Decker’s longtime mechanic, Scott Jeffrey, says Decker always impresses him with the way he gets around the narrow fairgrounds oval, but points to a 4th of July race as his top memory.
“We’ve won in October a bunch of times but his best drive was when we had a flat and pitted, then he passed everyone on the outside,” Jeffrey said. “I don’t even know if we won or finished second but man, he was impressive that night! It was the first race of the year, so the track was still really narrow, plus it was horribly dark in those days and you couldn’t tell where the outside wall was.
“Other big memories are the year it snowed half of the race, a big crash on July 4th when Charlie Rudolph flipped over a 15- or 20-car pile-up and the year we smoked for half the race because we’d lost a cylinder and were pushing Frank Cozze for the lead with six to go when it finally blew up. And there was the year it poured at 80 laps and we had to come back. We were in Disney, because we’d scheduled a vacation for after the season, and we had to come back for the race. We pitted under green and won that one.”
Sometimes it’s not what you saw but what you missed that sticks with you.
“I’ve seen just about everything that could possibly happen take place at Syracuse over the years, but the one thing I missed that I would have liked to see was the ride that Gary Bettenhausen took out of there in the USAC champ car race,” offered longtime car builder Walt Schwinning. “He got over the wall into a food stand, then came back onto the track, and the pictures are amazing.”
As Schwinning talks about Bettenhausen, his friend of a half-century standing, car owner Ken Tremont Sr., mentally debates his choices.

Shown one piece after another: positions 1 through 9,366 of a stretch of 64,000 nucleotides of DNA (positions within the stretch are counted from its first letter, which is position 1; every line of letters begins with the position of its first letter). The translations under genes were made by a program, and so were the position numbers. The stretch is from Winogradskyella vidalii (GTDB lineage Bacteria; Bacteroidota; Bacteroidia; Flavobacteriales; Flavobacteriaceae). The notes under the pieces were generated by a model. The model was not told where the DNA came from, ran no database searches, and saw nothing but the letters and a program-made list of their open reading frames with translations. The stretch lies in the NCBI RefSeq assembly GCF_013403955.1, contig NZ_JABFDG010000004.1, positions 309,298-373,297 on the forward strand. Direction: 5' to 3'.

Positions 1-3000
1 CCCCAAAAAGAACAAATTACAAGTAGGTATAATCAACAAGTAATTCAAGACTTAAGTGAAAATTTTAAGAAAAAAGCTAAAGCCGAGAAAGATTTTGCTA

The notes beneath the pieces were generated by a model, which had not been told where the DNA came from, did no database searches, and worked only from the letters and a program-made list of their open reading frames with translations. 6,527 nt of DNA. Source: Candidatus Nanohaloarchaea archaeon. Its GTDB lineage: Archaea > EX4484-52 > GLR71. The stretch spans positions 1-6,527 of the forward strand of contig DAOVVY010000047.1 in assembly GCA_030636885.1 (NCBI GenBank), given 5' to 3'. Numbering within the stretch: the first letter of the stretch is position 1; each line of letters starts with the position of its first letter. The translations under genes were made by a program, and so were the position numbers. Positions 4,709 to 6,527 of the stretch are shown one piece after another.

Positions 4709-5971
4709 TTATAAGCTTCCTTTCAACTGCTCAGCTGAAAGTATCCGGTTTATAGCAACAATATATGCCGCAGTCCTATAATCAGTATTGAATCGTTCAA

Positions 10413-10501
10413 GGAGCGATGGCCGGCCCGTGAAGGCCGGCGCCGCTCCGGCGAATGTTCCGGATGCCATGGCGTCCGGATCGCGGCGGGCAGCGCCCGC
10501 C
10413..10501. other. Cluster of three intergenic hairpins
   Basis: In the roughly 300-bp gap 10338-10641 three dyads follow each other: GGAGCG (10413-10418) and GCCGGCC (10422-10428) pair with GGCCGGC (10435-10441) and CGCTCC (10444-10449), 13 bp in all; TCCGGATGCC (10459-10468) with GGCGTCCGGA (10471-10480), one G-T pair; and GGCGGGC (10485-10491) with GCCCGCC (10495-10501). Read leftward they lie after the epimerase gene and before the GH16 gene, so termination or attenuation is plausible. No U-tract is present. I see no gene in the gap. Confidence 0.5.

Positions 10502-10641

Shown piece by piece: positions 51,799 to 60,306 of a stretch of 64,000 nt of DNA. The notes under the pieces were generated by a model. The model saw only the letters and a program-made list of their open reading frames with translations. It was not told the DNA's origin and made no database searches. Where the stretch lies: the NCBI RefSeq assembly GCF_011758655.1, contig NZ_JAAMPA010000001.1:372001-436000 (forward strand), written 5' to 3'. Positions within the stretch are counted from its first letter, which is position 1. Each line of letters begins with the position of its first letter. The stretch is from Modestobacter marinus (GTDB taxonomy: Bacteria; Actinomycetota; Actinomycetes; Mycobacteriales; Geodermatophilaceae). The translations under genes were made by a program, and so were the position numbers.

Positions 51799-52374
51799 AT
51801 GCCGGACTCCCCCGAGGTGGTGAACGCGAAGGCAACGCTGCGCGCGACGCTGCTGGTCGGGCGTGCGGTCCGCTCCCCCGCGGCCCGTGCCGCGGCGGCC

“Racing is racing, but besides running out of gas on the last lap twice while leading, I guess what sticks out in my mind is the year they had a big meeting about how they were going to do the lineup,” Tremont said. “I sent one of our crew guys, Mike Sullivan, to represent us. He’s a truck driver but sounds like a lawyer and for months after that, guys who were at the meeting kept asking me why I sent a lawyer to represent us at the pit meeting.”
Mike Perrotte is both a winning driver and a respected promoter now but in 1987 he was a rookie at Syracuse.
“I remember that they had 120 cars and didn’t even have a pit meeting before we started,” Perrotte said. “I guess they figured if you came to Syracuse, you were a good racer and knew what to do. I’ve seen a lot of impressive moves on the track since but the best is still the year Billy Pauch beat the Outlaws. The sprint cars were awesome there. That day he was the best of them all.”
Fabricator and Brett Hearn crewman Dick Hicks also identified the sprint cars as the most impressive aspect of racing at the New York State Fairgrounds mile.
“I was standing down in turn three during the Outlaw race and Jac Haudenschild and Dave Blaney came down the backstretch full tilt, side by side,” Hicks explained. “They caught a slow car going into three and moved out two and three wide and drove out of sight. I figured there’d be a big crash and I’d never see them again but 25 seconds later, here they come again, still running wide open.”